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I used to believe that I would be the first person to see air.
i used to think that vacuum cleaners had little piece of space inside them because space is a vacuum
I used to believe that if I spun around really fast in the living room and then fell to the ground I'd feel the world spinning as I held onto the floor. At times I experienced a similar sensation in college after drinking too much.
One day when I was at a park with my parents, I looked straight up into the sky and got real dizzy and felt like I was about to lift off. There was a railing next to me that I immediately grabbed. At that very moment my dizziness went away. From that moment on (at least for a couple of years) I harbored the belief that the only reason people do not fly off the face of the earth was because there was always an object nearby they could grab a hold of.
my brother once told me that if you spun yourself around and got dizzy, you would get un-dizzy by going the other way.
I used to believe electricity came from lightning.
That if you attached two magnets together (so that they want to repel), they would just levitate, and that you could make spaceships using this logic.
I always believed one day they would build a lift(elevator) into space. According to science news they can now do it. Firsties.
I used to believe that after you made ice in the freezer, you could put it in the fridge and it would stay frozen. I thought the fridge was cold enough to keep the ice frozen, but not cold enough to actually freeze it.
i thought if i tied enough balloons to my bedpost the bed would fly away with me in it. unfortunately, i never had more than two balloons at a time, so i never got to test the theory.
I used to believe that the gum on the sidewalk that was the color black was gravity, and if it all of the pieces were peeled off around the world, everyone would float into outerspace
our father would tell us that the wind shield wipers on his early '80s vw rabbit were in fact turbo wipers, serving the purpose of wiping air out of the way so the car could travel faster. that explanation paired with well timed hits on the accelerator made the notion quite believable to my brother and i.
My dad told me that once a Gravitron ride at a carnival had come loose, flown into the air, crashed down and killed everybody on it. I could never ride it again even though most people thought it was the best ride.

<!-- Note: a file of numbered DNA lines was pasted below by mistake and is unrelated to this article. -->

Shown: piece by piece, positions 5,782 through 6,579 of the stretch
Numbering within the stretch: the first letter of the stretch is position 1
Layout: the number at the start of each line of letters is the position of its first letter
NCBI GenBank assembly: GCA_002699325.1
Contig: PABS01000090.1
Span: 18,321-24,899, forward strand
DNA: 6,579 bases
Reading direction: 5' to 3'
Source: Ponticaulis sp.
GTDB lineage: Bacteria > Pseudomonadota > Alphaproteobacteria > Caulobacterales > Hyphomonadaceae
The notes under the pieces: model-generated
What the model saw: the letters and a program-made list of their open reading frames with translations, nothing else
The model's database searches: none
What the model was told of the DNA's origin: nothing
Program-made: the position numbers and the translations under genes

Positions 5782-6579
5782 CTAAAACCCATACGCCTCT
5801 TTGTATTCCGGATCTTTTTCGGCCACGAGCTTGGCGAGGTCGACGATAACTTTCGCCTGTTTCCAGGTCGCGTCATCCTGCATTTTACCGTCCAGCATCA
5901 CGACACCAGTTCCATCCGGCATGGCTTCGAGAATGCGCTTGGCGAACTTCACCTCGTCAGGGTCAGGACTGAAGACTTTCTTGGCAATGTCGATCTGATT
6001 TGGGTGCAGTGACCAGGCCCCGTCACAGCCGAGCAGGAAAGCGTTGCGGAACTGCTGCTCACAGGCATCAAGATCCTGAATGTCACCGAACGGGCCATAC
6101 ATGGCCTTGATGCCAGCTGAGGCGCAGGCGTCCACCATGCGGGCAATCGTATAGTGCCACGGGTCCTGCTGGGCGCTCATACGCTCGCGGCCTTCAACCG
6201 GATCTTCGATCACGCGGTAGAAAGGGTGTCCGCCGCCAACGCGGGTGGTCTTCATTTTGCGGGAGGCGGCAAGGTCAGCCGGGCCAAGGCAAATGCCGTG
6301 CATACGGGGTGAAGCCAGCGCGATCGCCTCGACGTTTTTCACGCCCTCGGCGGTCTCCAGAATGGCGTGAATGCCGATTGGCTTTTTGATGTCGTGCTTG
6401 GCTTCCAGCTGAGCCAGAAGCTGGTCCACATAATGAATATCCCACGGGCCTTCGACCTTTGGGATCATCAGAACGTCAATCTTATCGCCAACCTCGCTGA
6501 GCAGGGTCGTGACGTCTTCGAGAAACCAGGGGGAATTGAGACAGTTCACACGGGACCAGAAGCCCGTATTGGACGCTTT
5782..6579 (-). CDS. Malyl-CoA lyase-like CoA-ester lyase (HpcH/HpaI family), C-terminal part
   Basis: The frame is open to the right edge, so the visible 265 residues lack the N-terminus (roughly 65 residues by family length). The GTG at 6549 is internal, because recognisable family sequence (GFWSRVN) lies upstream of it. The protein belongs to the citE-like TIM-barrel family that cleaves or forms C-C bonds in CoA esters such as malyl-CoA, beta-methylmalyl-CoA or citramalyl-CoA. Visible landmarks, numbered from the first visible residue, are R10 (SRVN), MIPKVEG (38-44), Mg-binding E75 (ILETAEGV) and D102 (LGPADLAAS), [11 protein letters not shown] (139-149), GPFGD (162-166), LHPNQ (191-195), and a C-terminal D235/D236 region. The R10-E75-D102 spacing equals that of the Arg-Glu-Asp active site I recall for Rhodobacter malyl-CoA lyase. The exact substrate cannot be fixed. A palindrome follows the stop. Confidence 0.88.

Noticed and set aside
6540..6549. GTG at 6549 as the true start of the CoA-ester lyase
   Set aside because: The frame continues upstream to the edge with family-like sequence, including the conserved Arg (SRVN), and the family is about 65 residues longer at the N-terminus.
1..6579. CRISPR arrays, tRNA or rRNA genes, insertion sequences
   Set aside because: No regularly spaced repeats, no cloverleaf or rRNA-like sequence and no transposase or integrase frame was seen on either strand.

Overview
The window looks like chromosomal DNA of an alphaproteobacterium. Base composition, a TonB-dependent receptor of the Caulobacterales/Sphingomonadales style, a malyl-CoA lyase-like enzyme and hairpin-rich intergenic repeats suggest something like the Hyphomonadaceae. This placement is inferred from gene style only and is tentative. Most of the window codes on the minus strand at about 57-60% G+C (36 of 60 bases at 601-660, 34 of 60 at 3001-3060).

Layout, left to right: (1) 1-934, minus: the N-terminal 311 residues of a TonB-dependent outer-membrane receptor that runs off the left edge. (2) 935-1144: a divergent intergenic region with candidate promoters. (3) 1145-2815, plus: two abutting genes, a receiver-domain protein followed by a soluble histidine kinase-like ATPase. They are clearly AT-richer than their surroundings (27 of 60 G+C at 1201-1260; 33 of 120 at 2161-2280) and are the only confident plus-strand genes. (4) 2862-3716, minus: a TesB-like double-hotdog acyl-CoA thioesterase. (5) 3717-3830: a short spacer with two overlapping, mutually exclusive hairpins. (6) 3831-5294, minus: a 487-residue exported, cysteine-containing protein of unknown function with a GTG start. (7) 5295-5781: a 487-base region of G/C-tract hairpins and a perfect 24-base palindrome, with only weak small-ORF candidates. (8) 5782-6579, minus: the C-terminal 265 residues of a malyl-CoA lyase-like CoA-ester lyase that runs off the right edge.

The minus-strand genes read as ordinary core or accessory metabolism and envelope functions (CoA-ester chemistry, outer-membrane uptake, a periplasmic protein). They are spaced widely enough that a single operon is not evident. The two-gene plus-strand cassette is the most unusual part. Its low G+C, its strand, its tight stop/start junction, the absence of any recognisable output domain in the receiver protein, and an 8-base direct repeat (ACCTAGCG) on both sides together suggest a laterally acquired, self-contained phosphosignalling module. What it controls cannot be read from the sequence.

I used to believe that thunder was made by the clouds bumping together - lightning was the sparks as they hit. I used to watch the clouds when it was just raining, and wonder why only some clouds made a noise when they collided...
When I was 4 I believed that if you jumped in the aisle of a bus when it was moving the bus would keep going but you would stop which would make you fly out the back window. I believed it until I tried it.
I used to think that if I was in an elevator that suddenly came crashing down from ten stories up you could survive by jumping just before it hit bottom.
While in the car, I remember asking my parents : "is it our car that's moving or is it the whole scenery that's somehow moving past us while the car stands still?"
I just found out that when I told my son (years ago) that windmills made the wind (they only work when it's windy!), he believed me up until now.
I used to believe that it might be possible sometimes to land on your own shadow when jumping. I'd try this occassionally for a few years.
When I was about 8, I came up with the idea that no two events could happen simultaneously. I saw time broken up into incredibly short snippets, so that what appeared to be events happening at the same time were actually just one after another, like frames in a film. I would sit watching my family watch TV for a half hour at a time, trying to prove my theory was true. (Misleading choice, because people sitting in front of the TV often look like they aren't doing anything at all). Then it occurred to me that people all around the world were doing things, too, and I'd never be able to watch them all at once.